Week 16: December 1-7
When we arrived in Cape Town on Saturday evening we were all experiencing a rush of different emotions: sadness at leaving Windhoek, excitement for Cape Town, happiness and apprehension at the looming prospect of returning to the real world and to familiar faces. We were ready to learn, to unwind, and to begin to get ready to go home.
I (Emily) was very surprised by Robben Island as we docked in the harbor and I think that we all felt a mixture of emotions touring around in a fancy, air-conditioned bus with the troubling history passing by. I could picture how Nelson Mandela and his comrades felt in the tiny cells with few blankets and a bucket as a latrine. Reading Mandela’s Long Walk To Freedom prepared me to see the living conditions, but I did not truly understand their working conditions until I saw the quarries. They worked in brutal heat in the summer and bitter cold in the winter, always mining only to retrieve stone to line the roads that would bring them to and from their homes to work. Although I was glad for the opportunity to see the Island, I felt weird as a bratty tourist in a place where so much suffering occurred.
We also visited the Triangle Project, which is an organization that serves the needs of the Lesbian, Gay, Bisexual and Transgendered (LGBT) communities of the Western Cape. I was excited to speak with the people there because this is an area of human rights that we had not really discussed this semester and I feel like it’s a problem that needs to be addressed in Namibia and South Africa as well as in the United States. At the Triangle Project I learned that every 27 seconds a woman or child is raped, killed or assaulted in South Africa which is an astonishing statistic, given the progressiveness of South Africa’s constitution. It is the only country in Africa where homosexual marriages are legal; this is something that isn’t even close to being done in the US. The director told us the story of a 19 year old woman who was stoned to death by 20 men in 2006 on her way home from a night club and the case has yet to go to trial, despite having an eye witness. Whether you believe that LGBT people should have the right to be married or not it is undeniable that violence against them is unacceptable. Whenever I catch myself being surprised by stories of violence or discrimination I flash back to all of the horrible things that happen in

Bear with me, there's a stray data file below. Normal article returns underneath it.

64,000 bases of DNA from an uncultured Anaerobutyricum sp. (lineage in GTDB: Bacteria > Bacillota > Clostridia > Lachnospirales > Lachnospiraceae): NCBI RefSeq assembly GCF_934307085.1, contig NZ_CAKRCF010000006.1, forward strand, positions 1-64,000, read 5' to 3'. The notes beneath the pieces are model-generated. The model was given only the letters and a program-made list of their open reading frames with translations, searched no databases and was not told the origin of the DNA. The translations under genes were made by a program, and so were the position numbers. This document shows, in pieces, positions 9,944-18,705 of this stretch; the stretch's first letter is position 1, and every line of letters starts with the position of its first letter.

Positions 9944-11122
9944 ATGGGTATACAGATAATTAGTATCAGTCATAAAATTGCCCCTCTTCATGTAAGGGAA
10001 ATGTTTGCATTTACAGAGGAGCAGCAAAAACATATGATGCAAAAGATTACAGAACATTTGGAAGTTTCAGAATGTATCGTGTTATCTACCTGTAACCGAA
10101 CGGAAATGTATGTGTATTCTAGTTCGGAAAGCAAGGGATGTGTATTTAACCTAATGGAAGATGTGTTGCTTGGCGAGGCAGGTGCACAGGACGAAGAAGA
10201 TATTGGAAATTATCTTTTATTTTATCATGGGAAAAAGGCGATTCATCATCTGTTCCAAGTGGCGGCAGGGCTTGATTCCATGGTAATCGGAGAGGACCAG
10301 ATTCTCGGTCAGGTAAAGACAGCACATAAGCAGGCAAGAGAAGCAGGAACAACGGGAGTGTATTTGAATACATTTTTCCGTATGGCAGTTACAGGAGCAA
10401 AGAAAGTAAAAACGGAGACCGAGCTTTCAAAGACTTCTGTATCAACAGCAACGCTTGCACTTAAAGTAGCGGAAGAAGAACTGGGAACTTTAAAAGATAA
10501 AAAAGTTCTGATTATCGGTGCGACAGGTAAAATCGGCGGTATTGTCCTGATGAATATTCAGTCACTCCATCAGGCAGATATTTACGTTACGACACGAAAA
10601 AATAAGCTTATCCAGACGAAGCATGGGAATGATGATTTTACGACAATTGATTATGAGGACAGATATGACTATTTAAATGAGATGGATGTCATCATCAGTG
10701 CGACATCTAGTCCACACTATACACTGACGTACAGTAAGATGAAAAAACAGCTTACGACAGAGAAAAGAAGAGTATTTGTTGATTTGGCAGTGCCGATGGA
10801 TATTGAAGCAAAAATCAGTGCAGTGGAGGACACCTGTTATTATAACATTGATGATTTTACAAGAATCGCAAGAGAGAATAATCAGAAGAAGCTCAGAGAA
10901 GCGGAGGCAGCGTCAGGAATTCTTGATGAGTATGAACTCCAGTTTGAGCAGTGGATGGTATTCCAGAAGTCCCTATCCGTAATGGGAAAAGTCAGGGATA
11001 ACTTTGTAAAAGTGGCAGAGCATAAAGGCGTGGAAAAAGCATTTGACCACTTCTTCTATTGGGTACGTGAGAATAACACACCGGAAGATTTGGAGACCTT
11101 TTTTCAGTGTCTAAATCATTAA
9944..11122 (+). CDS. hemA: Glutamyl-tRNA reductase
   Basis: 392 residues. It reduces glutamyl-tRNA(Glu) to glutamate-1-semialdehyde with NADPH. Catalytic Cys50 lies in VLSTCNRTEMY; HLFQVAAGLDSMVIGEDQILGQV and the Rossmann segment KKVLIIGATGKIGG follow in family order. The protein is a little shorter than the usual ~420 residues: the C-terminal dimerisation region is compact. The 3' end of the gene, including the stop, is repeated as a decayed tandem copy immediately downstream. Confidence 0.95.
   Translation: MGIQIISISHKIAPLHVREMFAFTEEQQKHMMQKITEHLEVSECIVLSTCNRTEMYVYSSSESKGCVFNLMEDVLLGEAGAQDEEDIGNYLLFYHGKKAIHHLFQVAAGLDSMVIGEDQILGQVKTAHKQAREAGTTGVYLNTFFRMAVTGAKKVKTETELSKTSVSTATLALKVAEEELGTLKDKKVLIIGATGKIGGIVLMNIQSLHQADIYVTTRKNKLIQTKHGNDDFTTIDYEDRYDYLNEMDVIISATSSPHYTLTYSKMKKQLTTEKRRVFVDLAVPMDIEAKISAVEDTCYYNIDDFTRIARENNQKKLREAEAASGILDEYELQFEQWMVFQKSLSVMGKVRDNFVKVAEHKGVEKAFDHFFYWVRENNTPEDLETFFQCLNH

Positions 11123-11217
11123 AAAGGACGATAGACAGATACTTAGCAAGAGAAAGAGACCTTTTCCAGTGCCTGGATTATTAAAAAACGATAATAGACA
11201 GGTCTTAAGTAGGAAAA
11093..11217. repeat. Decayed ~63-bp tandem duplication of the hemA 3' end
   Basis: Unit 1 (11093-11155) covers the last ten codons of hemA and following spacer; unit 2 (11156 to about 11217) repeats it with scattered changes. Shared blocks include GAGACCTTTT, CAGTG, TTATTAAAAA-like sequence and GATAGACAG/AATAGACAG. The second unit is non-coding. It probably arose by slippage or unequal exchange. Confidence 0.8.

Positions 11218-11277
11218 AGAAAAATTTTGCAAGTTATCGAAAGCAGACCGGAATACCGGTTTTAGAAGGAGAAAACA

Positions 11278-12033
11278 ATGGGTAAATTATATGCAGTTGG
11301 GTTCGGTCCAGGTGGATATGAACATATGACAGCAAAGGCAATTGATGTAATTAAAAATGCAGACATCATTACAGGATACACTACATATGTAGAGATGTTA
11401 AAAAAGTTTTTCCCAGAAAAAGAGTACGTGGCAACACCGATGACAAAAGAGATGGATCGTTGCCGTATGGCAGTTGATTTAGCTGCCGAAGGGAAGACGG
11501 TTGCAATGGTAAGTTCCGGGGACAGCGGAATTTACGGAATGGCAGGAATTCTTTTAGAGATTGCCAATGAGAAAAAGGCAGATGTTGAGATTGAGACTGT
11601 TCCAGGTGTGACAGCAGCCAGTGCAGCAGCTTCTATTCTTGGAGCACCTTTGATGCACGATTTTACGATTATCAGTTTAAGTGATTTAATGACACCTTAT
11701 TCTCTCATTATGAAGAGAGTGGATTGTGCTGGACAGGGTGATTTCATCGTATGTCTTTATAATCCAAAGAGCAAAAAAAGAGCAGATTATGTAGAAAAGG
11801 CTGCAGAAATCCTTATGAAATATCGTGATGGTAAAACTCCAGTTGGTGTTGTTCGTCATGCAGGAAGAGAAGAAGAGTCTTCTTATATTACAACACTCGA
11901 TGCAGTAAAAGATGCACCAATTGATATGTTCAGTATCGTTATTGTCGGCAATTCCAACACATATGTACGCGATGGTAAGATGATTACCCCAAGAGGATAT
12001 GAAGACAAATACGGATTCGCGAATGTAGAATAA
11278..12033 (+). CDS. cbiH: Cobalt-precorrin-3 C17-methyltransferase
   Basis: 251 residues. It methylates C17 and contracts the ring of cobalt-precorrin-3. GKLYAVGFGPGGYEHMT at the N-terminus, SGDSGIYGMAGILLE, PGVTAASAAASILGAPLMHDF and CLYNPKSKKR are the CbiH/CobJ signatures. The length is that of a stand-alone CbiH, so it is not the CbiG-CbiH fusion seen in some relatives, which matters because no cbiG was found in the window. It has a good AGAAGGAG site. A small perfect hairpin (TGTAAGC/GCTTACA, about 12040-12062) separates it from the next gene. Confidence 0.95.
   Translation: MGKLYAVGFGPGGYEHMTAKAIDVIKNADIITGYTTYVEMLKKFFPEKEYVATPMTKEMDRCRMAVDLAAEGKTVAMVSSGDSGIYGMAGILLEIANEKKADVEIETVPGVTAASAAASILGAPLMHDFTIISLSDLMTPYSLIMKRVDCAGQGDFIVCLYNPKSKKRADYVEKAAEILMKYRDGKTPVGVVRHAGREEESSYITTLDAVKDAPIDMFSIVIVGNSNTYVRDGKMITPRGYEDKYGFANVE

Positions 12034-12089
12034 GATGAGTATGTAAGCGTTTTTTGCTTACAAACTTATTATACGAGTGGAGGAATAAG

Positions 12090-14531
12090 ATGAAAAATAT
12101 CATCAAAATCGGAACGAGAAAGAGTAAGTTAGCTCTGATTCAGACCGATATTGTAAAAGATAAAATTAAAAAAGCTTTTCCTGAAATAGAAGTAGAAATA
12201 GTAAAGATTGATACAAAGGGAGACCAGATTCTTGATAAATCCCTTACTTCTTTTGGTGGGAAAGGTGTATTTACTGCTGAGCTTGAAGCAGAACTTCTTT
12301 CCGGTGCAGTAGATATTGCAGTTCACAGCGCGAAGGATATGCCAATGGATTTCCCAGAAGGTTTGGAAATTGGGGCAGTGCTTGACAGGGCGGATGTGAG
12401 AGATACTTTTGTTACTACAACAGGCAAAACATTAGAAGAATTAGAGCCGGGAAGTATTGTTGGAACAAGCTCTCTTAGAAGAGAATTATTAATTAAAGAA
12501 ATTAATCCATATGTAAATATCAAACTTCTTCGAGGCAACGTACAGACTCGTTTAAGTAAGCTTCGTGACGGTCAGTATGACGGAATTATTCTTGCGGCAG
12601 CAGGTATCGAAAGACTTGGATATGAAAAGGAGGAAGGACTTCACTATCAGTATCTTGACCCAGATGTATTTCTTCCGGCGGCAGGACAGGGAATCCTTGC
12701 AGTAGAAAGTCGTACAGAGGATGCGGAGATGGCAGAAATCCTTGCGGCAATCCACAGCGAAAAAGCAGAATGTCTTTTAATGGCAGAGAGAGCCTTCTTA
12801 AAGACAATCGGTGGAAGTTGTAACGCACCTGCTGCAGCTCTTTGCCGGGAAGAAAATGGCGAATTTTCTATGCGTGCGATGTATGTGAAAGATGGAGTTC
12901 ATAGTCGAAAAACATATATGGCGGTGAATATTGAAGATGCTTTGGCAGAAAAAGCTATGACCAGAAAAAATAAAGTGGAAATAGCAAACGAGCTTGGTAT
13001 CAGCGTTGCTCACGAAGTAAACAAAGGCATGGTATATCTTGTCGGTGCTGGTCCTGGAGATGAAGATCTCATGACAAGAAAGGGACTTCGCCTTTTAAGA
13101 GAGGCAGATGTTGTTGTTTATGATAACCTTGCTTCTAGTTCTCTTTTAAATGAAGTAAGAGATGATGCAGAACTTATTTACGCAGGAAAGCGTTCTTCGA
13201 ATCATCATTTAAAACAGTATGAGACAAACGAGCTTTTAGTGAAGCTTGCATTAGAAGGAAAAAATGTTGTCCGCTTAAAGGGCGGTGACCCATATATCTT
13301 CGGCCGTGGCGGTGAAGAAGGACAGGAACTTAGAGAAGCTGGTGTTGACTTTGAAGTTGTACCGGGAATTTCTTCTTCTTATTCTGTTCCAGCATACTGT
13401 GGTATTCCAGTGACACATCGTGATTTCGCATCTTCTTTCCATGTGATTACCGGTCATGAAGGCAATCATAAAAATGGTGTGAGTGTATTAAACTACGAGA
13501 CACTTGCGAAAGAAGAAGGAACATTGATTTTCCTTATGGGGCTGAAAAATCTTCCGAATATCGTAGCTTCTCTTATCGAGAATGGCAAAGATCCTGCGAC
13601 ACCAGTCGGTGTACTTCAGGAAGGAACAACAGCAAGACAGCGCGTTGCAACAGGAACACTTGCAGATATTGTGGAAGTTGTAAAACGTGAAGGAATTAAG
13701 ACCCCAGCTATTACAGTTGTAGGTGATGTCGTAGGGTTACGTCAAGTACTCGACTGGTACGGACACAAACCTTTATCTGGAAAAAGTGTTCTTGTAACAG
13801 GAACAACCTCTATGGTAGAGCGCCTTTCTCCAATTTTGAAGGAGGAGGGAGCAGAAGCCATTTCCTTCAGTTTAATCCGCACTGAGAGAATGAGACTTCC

Our last group activity was a visit to Self Help Manenberg. This was a community based and operated self-help project located in a mixed-race or “colored” township of Manenberg. The apartheid regime created this township (along with others) after they forcibly removed colored people from their homes within the city and the community has a dark history of poverty, overcrowding, drug abuse, and gang violence. Into this bloody milieu, however, Self Help Manenberg stepped in 16 years ago and is now running programs in virtually all areas of society there. The dedication of the employees and the sense of optimism about the community were truly encouraging. Throughout this trip I (Jesse) have been preoccupied by the question of what to do. Manenberg made me think that sometimes you might just need to act and figure out the details later.
During this week in Cape Town we learned about things that we weren’t really exposed to during the semester, we were able to relax and to begin to process all that we have learned, and we began our transition back to the Global North, to materialism, to home – as Cape Town certainly seemed to be more culturally familiar than Windhoek. This semester has been unforgettable, challenging, fun, confusing, informative and it is hard to fathom that it has come to an end. It is now time to take what we learned back to our lives, to continue our inquiry from home, and to take action.
1. communal cell at
2. CGE students at Cape Point – the most southwesterly point in Africa
3. Picture of Cape Town
4. Children at Self Help Manenberg